tape it along one long edge. Wrap Yarn C 10 times around the centre of the cardboard, widthways. 02 Remove the washi tape from the length of yarn, then tie the length in a knot around the wrapped yarn. Cut through the yarn loop at the base of the cardboard. 03 Tie another piece of yarn around the loop, slightly down from the top knot, then trim off any loose ends to neaten. Repeat to make four tassels for each coaster. 04 Using a yarn needle and a length of Yarn C, sew the four tassels to each corner of the coaster to finish.

Mandy O’Sullivan Mandy is an Australian maker, photographer and designer. She loves all craft, especially crochet, and posts on Instagram daily @crochetbyredagape. Mandy is also the founder of #craftastherapy and shares her inspirational tips and fun ideas for creative living on her blog. www.redagape.com.au

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ILLUSTRATION: ALEJANDRA PINANGO


INTRODUCING good read

#CRAFTGOALS It’s time to set resolutions for 2017 – but what’s the best way to achieve your crafty goals for the year ahead? Words: OLIVIA GORDON Illustration: ALEJANDRA PINANGO

W

hether you want to learn a new craft, develop existing skills or start a making business this year, typing up a to-do list isn’t the only way to think about your goals. Creative people often need to find a slightly unusual method of goal-planning, one which makes you feel fired up and inspired. For example, you might be like screen-printer Rosha Nutt (www.rosha.co.uk) and tend to think of everything visually. Instead of writing lists, Rosha makes a picture wall as a visual reminder of what she needs to accomplish, or imagines herself on the Yellow Brick Road in The Wizard of Oz. “I picture myself stuck in the forest, with a party at the castle in the distance. Back in the forest, I need to start by choosing a subject, making the illustration, buying the paper, booking the studio, printing, uploading online, getting the word out – brick by brick, I build the path to the castle.” If you’re a visual person, scrapbooking, pin-boarding or journaling your crafting resolutions to give them colour and form will instantly bring them to life. Write and illustrate your dreams in colourful Sharpies, go wild with stickers and sticky notes, and cover boring storage folders and boxes in beautiful papers to make organising your goals a creative project in itself.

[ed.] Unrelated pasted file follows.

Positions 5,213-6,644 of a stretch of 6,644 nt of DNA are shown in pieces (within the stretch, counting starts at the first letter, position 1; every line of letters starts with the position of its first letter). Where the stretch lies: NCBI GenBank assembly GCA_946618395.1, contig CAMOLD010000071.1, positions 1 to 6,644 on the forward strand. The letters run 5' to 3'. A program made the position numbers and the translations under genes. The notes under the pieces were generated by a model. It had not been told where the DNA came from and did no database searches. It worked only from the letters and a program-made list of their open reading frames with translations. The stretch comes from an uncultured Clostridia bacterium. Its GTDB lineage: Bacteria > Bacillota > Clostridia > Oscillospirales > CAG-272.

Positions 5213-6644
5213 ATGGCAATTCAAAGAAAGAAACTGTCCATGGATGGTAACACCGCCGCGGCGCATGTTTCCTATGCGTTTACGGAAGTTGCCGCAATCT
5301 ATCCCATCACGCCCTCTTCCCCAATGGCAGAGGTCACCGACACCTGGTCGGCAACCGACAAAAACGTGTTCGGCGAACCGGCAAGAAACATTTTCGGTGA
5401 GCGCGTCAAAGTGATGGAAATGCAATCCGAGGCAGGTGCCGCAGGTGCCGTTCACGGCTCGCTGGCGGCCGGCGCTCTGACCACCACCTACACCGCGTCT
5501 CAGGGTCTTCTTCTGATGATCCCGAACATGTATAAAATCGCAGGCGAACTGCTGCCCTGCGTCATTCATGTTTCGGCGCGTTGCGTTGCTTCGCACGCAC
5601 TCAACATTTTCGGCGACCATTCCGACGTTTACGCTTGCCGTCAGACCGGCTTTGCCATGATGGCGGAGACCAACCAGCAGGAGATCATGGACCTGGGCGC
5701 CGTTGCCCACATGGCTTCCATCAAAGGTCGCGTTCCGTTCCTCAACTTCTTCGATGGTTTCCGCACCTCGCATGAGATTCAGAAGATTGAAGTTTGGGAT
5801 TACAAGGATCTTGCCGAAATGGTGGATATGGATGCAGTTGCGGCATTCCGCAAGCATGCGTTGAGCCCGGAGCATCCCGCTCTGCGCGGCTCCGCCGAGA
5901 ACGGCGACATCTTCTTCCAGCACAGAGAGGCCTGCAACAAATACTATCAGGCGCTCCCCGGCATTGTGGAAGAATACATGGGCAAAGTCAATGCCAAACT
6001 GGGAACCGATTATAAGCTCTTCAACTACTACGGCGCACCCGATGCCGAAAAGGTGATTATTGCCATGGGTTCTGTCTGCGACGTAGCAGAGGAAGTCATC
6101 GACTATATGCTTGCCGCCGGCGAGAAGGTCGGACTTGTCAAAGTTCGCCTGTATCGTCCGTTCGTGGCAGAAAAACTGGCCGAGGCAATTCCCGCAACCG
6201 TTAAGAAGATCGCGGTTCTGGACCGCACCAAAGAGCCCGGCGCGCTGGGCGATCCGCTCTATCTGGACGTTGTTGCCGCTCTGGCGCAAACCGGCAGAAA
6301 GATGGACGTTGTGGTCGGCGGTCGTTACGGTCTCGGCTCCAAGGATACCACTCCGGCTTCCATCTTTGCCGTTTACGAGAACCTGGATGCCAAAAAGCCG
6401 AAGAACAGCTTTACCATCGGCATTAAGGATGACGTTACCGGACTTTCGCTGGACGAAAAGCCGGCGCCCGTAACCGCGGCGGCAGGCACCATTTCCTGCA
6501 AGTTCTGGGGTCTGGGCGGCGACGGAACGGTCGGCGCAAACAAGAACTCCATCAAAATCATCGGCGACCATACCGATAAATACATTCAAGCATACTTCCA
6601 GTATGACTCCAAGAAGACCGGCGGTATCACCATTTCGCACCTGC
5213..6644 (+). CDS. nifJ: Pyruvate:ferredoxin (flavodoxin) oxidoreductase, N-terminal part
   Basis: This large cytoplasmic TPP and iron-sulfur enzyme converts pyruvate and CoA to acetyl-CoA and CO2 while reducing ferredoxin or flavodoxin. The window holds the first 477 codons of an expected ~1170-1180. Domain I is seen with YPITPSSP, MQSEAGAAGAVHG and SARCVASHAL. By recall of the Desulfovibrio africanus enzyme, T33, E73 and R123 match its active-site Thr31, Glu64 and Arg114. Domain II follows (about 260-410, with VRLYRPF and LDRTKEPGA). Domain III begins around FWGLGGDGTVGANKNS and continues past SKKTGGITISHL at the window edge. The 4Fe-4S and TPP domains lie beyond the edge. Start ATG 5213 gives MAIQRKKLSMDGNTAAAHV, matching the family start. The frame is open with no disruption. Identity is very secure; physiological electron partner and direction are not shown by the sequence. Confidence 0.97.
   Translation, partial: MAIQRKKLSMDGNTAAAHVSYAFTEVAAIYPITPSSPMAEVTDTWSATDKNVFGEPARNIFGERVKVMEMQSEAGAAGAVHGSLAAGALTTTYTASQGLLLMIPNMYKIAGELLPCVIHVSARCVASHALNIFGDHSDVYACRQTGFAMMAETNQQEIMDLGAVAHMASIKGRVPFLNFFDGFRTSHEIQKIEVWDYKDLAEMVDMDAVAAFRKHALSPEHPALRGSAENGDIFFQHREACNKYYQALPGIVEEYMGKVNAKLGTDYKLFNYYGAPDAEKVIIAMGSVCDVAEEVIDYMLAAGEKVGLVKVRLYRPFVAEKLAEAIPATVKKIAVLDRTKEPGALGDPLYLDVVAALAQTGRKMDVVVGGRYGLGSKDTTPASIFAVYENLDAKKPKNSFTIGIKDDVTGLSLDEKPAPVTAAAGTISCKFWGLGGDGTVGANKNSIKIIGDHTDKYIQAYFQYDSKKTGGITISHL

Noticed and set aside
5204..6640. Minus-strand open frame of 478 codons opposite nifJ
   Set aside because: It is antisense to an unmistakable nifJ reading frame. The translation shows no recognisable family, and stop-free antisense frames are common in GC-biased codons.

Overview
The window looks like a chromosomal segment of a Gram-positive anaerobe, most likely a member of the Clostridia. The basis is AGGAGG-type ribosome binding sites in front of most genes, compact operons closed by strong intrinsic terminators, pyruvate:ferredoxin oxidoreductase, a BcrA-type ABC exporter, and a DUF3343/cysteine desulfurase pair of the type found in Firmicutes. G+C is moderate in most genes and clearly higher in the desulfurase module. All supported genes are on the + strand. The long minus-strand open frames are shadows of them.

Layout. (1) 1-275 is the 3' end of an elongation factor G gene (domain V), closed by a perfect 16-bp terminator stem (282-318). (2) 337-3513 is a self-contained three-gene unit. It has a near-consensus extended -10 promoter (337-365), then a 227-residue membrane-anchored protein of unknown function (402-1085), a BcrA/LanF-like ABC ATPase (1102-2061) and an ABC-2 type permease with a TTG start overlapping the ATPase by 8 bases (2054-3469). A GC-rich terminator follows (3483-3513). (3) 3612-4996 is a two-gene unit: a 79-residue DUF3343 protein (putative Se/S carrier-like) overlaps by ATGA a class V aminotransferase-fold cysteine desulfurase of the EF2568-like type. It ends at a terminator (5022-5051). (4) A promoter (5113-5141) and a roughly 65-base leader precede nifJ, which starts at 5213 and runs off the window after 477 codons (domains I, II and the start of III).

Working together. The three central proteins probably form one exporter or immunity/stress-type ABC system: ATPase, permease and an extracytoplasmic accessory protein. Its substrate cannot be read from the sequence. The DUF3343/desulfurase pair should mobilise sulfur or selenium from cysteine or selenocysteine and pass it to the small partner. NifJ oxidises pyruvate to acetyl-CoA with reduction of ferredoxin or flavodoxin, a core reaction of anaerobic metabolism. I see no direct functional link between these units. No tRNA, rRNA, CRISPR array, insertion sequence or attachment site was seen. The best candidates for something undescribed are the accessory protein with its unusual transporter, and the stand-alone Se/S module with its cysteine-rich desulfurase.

BREAKING IT DOWN For illustrator Sophy Henn (www.sophyhenn.com), “big projects can seem intimidating, but by breaking them down and committing each step to a timetable, it becomes doable.” A mini-goal could be entering a competition (which got Sophy her first children’s book deal; her latest book, Edie, is out next month) or even launching a new ‘collection’ of your work each season to motivate you. Another, more structured, approach is to try the hugely popular trend for bullet journaling (www.bulletjournal.com) or the brand new Dream Plan Do creative journal from The Design Trust (www. dream-plan-do.com), which prompts you to list and accomplish goals month by month. Developing your work into a collection built around a common theme can also help cement your ideas. Sonia Bownes of London Craft Club (www.london

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craftclub.co.uk) took this concept further, working her recent craft projects around a single colour. She picked burgundy as a focus for five craft goals (mohair knitting, ceramics, making a new bag, Christmas poinsettias and sewing), all featuring the shade.